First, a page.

Intermediate Tutorial


Physically Based Rendering (PBR)


45 minutes

Posted on: June 20, 2019

Learn Sumerian
Physically Based Rendering (PBR)

Tags

materials
lighting
PBR
HDRI
physically based rendering
environment lighting,

In this tutorial you will learn about:

PBR Material Setup from third-party asset

In this tutorial, we look at physically based rendering (PBR) and environment lighting and how they’re used in Amazon Sumerian. You’ll learn how to set up a simple PBR material using both the Metalness and Specular PBR materials in Sumerian, based on assets from a third-party content site. You can use these same principles to set up your own content.

Prerequisites

Before you begin, you should have completed the following tasks and tutorials:

What Is PBR?

Physically based rendering (PBR) is the method of shading and rendering that more accurately represents how light interacts with surfaces. This is different from the classic shader and dynamic lights in Sumerian, which use older lighting algorithms that don’t take into account things like energy conservation and microsurface interactions. This means that when you use the PBR lighting and shading methods, metal and dielectric (nonmetal) objects render closer to their real-word counterparts.

We have two PBR shading materials in Sumerian: Metalness (PBR metal/roughness) and Specular (PBR specular/glossy). These two materials use different equations for calculating how the specular reflections are displayed on the materials but they also share several of the same properties.

In choosing which material (Metalness or Specular PBR material) to use, keep the following in mind:

  • The Specular material gives you more control over the reflectivity of nonmetal materials. This provides a full-color input for reflective (specular) color. Artists with a lot of experience in traditional shaders might prefer the Specular material, because Specular is more similar in the maps and methods used in those types of shaders.

  • The Metalness material simplifies the difference between metal and non-metal (dielectric) objects. This can make it easier to author content. However, the material transitions (places where the material changes from metal to dielectric) can sometimes leave a white line artifact. For this reason, it’s best to use different materials for your metal and dielectric objects.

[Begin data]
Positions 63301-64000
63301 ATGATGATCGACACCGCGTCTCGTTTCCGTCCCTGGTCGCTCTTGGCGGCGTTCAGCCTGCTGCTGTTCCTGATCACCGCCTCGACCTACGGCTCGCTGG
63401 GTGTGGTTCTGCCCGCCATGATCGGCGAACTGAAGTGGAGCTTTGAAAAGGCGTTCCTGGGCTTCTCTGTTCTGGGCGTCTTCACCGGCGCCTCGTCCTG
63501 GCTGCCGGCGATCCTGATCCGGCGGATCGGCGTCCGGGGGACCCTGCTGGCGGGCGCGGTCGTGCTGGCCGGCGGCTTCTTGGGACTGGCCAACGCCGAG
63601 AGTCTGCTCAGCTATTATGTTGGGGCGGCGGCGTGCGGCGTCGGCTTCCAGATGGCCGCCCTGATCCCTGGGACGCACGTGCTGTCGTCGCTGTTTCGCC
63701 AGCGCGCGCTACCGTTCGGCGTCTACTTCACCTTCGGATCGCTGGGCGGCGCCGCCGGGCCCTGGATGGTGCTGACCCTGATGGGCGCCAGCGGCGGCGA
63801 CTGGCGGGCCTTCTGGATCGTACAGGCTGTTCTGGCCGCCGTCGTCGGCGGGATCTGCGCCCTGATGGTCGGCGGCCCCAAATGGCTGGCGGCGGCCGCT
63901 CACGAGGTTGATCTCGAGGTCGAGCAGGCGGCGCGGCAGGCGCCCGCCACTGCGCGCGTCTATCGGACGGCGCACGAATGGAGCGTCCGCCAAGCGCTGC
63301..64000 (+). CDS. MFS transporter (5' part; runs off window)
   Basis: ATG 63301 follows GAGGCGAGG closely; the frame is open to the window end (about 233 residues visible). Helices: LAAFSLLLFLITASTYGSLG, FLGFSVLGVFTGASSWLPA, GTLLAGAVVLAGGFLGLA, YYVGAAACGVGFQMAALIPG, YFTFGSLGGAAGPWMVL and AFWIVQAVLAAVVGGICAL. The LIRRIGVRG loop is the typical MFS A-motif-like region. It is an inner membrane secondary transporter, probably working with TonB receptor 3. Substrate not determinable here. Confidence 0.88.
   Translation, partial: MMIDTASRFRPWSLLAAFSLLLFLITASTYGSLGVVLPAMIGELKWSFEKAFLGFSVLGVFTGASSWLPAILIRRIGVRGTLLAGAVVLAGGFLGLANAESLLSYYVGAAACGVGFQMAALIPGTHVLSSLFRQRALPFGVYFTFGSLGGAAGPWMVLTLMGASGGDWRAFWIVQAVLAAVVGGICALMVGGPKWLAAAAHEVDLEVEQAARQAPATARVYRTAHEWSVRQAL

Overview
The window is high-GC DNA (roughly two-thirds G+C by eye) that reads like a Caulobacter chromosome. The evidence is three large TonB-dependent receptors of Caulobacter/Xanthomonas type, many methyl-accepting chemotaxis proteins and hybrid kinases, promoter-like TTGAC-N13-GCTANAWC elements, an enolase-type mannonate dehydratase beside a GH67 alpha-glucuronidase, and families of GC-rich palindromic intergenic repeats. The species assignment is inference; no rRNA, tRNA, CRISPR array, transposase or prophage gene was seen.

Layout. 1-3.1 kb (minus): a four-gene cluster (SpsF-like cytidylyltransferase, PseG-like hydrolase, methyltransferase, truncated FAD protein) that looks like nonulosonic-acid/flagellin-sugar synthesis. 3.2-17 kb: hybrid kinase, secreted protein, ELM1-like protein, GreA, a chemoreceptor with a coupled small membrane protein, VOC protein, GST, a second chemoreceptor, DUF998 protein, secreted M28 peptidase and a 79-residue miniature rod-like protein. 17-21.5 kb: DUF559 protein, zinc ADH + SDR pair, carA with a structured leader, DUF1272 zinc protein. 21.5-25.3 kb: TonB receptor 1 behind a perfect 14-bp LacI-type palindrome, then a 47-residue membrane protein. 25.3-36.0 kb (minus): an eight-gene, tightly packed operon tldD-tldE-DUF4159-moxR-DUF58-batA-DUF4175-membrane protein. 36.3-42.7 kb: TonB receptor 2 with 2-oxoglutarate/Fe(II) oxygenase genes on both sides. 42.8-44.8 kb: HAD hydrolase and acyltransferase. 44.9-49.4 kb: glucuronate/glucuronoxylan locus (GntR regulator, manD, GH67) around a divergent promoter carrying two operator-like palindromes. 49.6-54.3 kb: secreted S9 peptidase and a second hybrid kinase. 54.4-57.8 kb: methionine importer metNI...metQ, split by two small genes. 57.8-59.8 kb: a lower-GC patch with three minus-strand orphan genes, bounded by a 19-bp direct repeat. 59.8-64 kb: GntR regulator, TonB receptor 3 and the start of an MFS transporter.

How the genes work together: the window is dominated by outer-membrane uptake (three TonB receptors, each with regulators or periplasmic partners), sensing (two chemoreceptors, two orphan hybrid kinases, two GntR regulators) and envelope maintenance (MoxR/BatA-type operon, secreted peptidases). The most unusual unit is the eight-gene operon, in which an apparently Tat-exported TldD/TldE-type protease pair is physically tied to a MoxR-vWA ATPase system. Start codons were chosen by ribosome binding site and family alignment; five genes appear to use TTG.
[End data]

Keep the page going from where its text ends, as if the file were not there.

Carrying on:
• The Metalness material uses Base Color (the color of the object before specular reflections are calculated), Metalness (how and where the material is metal), Roughness (the shape of the specular reflection), and Specular F0 (to modify the reflectivity of nonmetal objects).

One of the major benefits of PBR is that any object that is set up with a PBR material should work under many different lighting conditions. This means that you don’t have to update the materials for all of your objects in a scene just because the lighting setup changed to achieve the best look. It should give your assets a consistent high-quality appearance.

Environment Lighting and HDRIs

A high dynamic range image (HDRI) is an image used to reproduce a greater dynamic range of luminosity. This uses the image format .hdr. When using an HDRI, the scene is lit with luminosity information from an image, instead of, or in combination with, the existing dynamic lights in Sumerian. The reflections are also based on the HDRI, making the scene more physically accurate.

Where Do I Find the Assets for Use with PBR?

There are many third-party sites that offer 3D assets that may or may not be set up with PBR materials. However, content on these sites isn’t strictly regulated. This means that sometimes the authors of the 3D content don’t provide every texture needed for the PBR setup. If you’re seeking PBR-compatible assets, look into the descriptions and see if the assets are set up with a PBR material, and which PBR material they use (Metalness or Specular).

Additionally, although PBR is a standard material, there are several variations of the Metalness or Specular shaders for use within different rendering engines. This means that although you might have an asset that is set up for the Specular material in one rendering engine, it might not have exactly the same setup as the Specular material in Sumerian. Some of the textures needed for Sumerian PBR materials may need modification, if the third-party asset doesn’t have the same PBR setup.

Look at the images in this tutorial for each texture type, and try to gauge which textures provided with your third-party asset will work best. We recommend the following sites:

Step 1: Select the PBR Material

To set up the PBR material, select the material for your asset and then change the Shader attribute from Classic to PBR.

  1. Create a scene using the Empty Scene template.

  2. Toggle off the grid.

  3. Import the asset you’ll work with, including its textures. You can choose to import all the files at the same time. Alternatively, you can drag and drop all the assets onto the canvas. We’ll use a Robot Arm asset.

  4. Select the material for your imported assets through the Assets panel or Entities panel.

  5. In the Inspector panel on the right, you can see the Material component property settings. On the Shader property menu, choose PBR.

    The Material component displays the two PBR materials: Metalness and Specular.

  6. Choose Metalness.